A We don't try to concern ourselves with preseason polls, even though they are an inevitable part of the beginning of each year. If everyone can take on a little more responsibility than last season and be held accountable for their duties, we will be just fine.

Q. You’ve played both the point and up front on power plays in the past. Given David Warsofsky’s departure, where do expect to be when BU has a man-advantage?
A. Wherever the coaching staff decides is the best position for me to play. I'm comfortable playing either position.

Q. We always ask this in the captain’s Q&A: which returning player (or players) will surprise BU fans by taking his game to a higher level?
A. There are quite a few players that are poised to have breakout years. One who I see picking up where he left off last season is Matt Nieto, who had a really strong second half for us last year.

Q. Tell us about Cason Hohmann. Like you, he’s a smaller forward who put up big scoring numbers in the USHL before arriving at BU.
A. Cason is a smaller, quick, smart hockey player who I think will contribute a lot for us this season.

Q. Do you expect the other freshmen to be early contributors? And how is Yasin Cisse’s health?
A. All of the freshmen have a lot of talent and I would expect them to contribute a lot this year. As far as Yasin goes, he looks strong and healthy this preseason. I'm excited for him because I know he has had a tough last couple of years that were plagued with injury. He is a big, strong kid and I hope he stays healthy for us because he could be a real force out there. [Note: interview done prior to Cisse’s concussion]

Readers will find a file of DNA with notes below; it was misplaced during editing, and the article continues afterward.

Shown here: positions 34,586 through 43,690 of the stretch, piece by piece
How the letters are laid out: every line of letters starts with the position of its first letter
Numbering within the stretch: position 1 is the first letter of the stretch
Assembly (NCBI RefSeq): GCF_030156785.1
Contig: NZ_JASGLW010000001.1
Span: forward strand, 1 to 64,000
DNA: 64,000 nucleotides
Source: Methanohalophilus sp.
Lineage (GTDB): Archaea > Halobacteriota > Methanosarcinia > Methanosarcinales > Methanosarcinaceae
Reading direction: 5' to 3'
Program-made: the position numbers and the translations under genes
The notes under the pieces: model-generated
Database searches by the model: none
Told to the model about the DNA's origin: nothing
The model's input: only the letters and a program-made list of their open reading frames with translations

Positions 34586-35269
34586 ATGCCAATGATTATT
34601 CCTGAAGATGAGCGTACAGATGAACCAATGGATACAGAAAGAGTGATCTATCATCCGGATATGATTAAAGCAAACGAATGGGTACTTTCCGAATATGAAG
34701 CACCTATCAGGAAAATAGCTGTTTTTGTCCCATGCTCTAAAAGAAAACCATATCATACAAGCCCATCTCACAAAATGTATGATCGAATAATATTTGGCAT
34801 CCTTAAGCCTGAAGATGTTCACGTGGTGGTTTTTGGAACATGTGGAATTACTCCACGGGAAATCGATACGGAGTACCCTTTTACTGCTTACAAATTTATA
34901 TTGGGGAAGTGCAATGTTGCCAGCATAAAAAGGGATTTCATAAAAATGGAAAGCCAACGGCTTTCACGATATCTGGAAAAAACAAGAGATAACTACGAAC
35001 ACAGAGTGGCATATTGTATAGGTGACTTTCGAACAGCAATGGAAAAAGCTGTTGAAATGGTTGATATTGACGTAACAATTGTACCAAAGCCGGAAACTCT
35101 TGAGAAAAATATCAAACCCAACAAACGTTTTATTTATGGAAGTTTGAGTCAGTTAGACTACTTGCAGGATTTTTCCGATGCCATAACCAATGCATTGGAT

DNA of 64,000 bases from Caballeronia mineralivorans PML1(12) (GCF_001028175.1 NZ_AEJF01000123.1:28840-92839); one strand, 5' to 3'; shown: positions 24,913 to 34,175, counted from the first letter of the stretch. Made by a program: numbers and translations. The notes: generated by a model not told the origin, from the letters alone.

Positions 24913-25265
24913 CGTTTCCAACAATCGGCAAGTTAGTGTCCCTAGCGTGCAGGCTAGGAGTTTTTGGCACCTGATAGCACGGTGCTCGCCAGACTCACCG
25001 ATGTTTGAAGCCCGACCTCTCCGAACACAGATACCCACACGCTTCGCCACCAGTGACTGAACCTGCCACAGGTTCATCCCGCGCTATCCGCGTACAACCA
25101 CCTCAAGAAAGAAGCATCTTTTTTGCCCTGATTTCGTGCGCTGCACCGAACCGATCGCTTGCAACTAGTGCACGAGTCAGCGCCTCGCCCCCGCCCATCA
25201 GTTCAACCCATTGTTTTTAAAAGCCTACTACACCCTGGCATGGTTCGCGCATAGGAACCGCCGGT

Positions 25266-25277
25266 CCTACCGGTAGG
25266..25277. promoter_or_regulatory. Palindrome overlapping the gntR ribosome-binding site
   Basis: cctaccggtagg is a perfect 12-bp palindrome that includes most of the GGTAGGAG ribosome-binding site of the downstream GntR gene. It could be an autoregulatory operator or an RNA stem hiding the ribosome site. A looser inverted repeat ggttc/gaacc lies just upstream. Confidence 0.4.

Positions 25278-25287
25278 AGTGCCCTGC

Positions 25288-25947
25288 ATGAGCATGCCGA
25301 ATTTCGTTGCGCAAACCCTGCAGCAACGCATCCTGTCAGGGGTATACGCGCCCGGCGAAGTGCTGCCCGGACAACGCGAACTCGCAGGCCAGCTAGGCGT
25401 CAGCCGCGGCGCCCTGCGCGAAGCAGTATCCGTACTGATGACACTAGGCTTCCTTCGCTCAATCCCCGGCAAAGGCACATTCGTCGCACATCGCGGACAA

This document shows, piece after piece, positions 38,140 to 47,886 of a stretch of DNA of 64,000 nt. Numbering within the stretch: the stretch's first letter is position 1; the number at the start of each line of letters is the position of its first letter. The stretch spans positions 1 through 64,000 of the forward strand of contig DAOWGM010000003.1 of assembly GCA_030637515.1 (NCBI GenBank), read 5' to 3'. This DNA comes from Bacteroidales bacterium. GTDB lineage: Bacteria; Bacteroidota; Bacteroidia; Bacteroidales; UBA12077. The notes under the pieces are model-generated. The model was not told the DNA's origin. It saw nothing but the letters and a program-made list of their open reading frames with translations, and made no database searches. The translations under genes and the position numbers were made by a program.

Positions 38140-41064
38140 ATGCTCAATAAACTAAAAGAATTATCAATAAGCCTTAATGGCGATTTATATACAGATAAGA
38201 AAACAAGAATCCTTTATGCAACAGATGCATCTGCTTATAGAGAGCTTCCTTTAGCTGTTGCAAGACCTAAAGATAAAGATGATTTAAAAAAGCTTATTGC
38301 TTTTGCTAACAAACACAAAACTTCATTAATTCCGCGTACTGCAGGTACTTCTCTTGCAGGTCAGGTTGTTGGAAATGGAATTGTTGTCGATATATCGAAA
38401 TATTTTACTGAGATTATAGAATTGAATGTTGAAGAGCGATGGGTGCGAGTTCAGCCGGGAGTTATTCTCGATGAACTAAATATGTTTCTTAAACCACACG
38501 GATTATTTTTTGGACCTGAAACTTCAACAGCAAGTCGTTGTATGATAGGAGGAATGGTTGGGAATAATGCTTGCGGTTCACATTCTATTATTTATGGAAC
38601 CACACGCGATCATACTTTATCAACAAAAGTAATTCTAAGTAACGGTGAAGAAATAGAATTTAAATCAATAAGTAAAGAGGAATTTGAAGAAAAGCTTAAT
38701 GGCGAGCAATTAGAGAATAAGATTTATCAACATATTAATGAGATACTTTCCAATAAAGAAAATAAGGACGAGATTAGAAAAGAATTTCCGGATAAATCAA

Q. There are now two NCAA championship titles in the Connolly family. How exciting was it to see your younger brother, Jack, win with Minnesota-Duluth last season? How intense does the sibling rivalry get?
A. It was an indescribable feeling to watch my brother win the National Championship last year. I'm so happy for him and his teammates. To see it from a fan's perspective and know how they felt after they won is an experience in itself. Jack and I are really supportive of one another and we don't have much of a rivalry. It's more of the drive and push from each others accomplishments that challenges us to be the best players we can be.

Q. How often are you in touch with teammates from the 2009 NCAA championship team who are now in the NHL?
A. I see almost all of them during the summer. Our team stays and takes classes and works out during the first summer term and a good amount of guys from the '09 team come back to Boston in the off season to train with Mike Boyle. It's fun to be able skate with some of them and catch up on each other’s previous seasons.

Q. Minnesotans playing for BU are a rarity. John Curry, Ryan Priem and you are the only ones in recent memory. What would you tell a Minnesota high school player about your experience at Boston University?
A. I would tell them that if ever given the opportunity to come to Boston University to jump on it. I have absolutely loved my time here, not only as a hockey player, but also as a student. The city of Boston alone is enough of a reason to come out here. You get to enjoy four years at a great school, in an awesome, historic city.